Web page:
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What is Moby-Dick?
Moby-Dick is not just any whale
Everyone thinks that they know the answer: Moby-Dick is a novel about a huge whale and the hunt to kill it. Sure this is one answer; but like the whale,we can go much deeper.
Moby-Dick is not just any whale. Moby-Dick is Physter macrocephalus, the sperm whale. On average, an adult male like Moby-Dick will be between forty and fifty feet (12-15 meters) long,weighing anything up to forty-five tins. All that bulk needs a ton of foos a day, made up of squid, octopus, and fish. A whale like Moby-Dick doesn't reach maturity until he has lived in the oceans for ten years or more. The family groups are almost always made up of females and calves. The males join family groups only for a brief time and a sole purpose: to breed.
Moby-Dick (1851) is the title of the sixth book by Herman Merville. Melville's youthwas every bit as adventurous as his novels. He was born in New York City in 1819 and sailed for the first time as a cabin boy on a merchant ship at the age of nineteen. The year long voyage left a lasting impression,and when money became scarce just over a year later he returned to the sea, this time on a whaling ship. During the voyage, Melville was marooned on a Polynesian Island, where he lived with the local cannibals. Later, he served in the U.S. Navy. All these experiences were used by Melville in a series of novels including Typee: A Peep at Polynesian Life (1846) and white-jacket or The World in an man of War (1850).
A Lost World
The novel Moby-Dick is 135 chapters long. Although it has grown in fame and popularity since the death of it's author in 1891, many readers find it difficult and tedious in places. The novel is set against a highly -detailed account of life on a whaling ship, the Pequod. The narrator, Ishmael, signs up for a voyage with a chance companion, a South Sea Harpooner named Queequeg. At the end of the novel, the Pequod is smashed and sunk, with the loss of all aboard except Ishmael.
Moby-Dick provides an insight into form of whaling that had already passed its peak when it was written. The great sailing ships of the whaling fleets were relics of a pre-industrial age; the products derived from the whales were increasingly replaced by artificial chemicals. By 1880,whaling as described in Moby-Dick is was dead.
In the novel, Moby-Dick the sperm whale,sought after by Captain Ahab,who seeks revenge for being maimed by this huge white whale. Ahab uses terror and bribery to drive the crew beyond the limits of endurance in the hunt. He offers a gold doubloon,which he literally nails to the mast, for the first man to sight the whale, Ahab has a special harpoon created to kill Moby-Dick, which is "baptized" in the blood of the ship's harpooners.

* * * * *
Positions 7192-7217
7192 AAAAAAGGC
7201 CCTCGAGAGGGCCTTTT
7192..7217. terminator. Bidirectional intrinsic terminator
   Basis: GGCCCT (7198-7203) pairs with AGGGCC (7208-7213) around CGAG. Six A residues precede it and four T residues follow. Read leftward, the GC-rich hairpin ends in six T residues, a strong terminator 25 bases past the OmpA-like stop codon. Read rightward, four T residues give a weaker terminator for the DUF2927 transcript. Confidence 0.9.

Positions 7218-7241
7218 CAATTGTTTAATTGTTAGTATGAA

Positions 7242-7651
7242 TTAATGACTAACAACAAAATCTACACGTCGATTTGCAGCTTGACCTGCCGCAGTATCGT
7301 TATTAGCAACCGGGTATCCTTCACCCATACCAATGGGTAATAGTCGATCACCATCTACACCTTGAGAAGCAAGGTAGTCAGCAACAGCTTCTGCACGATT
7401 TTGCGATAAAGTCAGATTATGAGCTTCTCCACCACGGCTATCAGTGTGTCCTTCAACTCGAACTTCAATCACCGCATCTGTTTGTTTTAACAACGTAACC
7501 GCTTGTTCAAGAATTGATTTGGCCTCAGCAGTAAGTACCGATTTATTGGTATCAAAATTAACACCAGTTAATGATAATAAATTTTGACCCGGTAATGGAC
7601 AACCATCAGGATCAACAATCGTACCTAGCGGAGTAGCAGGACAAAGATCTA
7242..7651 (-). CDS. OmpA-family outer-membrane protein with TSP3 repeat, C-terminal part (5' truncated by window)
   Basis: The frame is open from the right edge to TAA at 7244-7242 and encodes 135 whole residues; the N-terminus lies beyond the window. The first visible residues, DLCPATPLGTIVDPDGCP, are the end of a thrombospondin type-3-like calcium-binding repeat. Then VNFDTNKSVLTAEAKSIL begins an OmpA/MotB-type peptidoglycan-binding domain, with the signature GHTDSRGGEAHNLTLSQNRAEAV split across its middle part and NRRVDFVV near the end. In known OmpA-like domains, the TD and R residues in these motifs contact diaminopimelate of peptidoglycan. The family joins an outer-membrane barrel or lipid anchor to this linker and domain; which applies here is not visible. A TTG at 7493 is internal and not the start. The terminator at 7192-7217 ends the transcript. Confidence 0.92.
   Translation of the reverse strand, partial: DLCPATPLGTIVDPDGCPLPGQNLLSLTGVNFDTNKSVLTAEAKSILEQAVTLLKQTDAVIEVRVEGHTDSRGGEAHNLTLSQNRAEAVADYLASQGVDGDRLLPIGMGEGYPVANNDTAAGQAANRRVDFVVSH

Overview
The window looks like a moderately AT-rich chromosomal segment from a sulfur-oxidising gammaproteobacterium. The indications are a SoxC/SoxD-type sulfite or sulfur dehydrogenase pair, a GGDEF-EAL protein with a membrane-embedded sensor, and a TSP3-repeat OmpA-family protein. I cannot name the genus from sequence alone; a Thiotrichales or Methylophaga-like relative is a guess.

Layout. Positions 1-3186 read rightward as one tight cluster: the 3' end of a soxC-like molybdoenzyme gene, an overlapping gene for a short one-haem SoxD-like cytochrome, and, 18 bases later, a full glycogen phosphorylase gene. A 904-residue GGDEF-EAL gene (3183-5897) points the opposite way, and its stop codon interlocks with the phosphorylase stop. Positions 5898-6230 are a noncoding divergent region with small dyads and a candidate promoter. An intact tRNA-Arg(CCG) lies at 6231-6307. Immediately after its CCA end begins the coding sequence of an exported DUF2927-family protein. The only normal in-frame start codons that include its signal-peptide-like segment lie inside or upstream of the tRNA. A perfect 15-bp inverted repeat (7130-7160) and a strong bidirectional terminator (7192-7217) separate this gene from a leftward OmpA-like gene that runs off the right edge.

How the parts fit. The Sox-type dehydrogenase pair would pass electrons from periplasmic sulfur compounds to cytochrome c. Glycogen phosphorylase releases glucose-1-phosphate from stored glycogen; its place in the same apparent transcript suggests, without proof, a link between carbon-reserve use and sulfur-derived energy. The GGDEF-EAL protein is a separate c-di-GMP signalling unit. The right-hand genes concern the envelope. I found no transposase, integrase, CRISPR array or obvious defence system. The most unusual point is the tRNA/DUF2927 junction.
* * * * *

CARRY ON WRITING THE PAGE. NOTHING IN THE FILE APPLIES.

Critics of the novel have sometimes reinterpreted it as an allegory of the twentieth-century: the Pequod represents society and the Ahab the despot who is prepared to inflict any cost to acheive the extreme end. It could be argued that Moby-Dick warns of the fate that awaits societies that surrender their democratic values. In the early twenty-first century, this idea has been recast in an ecological light, and Moby-Dick has been potrayed as an allegory for the consequences of environmental destruction. Today's Sperm-whale population is approximately 360,000,which is perhaps less than a third of the levels before commercial whaling
Did you know that..
- Sperm whales were particularly prized for a clear oil called Spermaceti and the waxy substance called ambergris, which form in the whale's gut around undigested squid beaks and is used to making perfume.
- Sperm whales are found in every ocean across the glove. The Females and calves stick to warmer waters, but males like Moby-Dick head north or south into colder climes.
- The name Moby-Dick has no certain origin. The most likely link is to an article that appeared in New York's The Knickerbocker magazine in 1839. It told of Mocha Dick, a white whale that attacked whaling ships and crews.